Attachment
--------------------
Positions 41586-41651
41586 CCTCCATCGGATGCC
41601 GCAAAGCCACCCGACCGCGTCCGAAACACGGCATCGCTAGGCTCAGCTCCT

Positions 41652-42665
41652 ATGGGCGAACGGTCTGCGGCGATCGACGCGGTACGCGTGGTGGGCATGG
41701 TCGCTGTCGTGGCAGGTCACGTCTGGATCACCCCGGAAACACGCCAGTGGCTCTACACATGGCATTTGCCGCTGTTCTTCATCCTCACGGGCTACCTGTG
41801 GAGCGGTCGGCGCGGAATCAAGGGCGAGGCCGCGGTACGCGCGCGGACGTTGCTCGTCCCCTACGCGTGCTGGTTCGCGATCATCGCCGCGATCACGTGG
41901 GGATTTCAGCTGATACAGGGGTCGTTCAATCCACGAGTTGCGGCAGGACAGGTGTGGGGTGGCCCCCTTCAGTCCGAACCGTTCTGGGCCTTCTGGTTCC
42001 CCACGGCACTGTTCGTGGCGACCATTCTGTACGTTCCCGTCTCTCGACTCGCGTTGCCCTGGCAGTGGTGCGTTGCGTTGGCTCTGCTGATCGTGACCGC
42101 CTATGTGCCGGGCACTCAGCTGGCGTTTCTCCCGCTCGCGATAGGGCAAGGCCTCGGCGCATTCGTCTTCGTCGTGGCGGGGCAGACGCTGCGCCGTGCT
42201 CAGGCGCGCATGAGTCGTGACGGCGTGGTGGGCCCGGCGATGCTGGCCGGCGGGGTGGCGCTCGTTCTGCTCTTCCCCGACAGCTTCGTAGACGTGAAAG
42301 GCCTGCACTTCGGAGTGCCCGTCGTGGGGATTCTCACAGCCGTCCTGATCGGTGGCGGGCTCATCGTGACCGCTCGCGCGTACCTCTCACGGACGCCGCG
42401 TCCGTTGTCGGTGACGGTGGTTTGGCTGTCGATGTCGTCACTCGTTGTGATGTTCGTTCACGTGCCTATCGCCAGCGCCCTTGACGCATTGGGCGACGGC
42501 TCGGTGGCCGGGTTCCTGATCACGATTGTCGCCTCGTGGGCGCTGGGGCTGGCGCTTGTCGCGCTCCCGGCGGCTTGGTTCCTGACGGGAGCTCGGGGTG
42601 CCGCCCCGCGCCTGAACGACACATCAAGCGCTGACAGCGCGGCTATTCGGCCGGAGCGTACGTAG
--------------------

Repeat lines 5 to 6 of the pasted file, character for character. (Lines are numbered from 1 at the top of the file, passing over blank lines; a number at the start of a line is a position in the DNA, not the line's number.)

41652 ATGGGCGAACGGTCTGCGGCGATCGACGCGGTACGCGTGGTGGGCATGG
41701 TCGCTGTCGTGGCAGGTCACGTCTGGATCACCCCGGAAACACGCCAGTGGCTCTACACATGGCATTTGCCGCTGTTCTTCATCCTCACGGGCTACCTGTG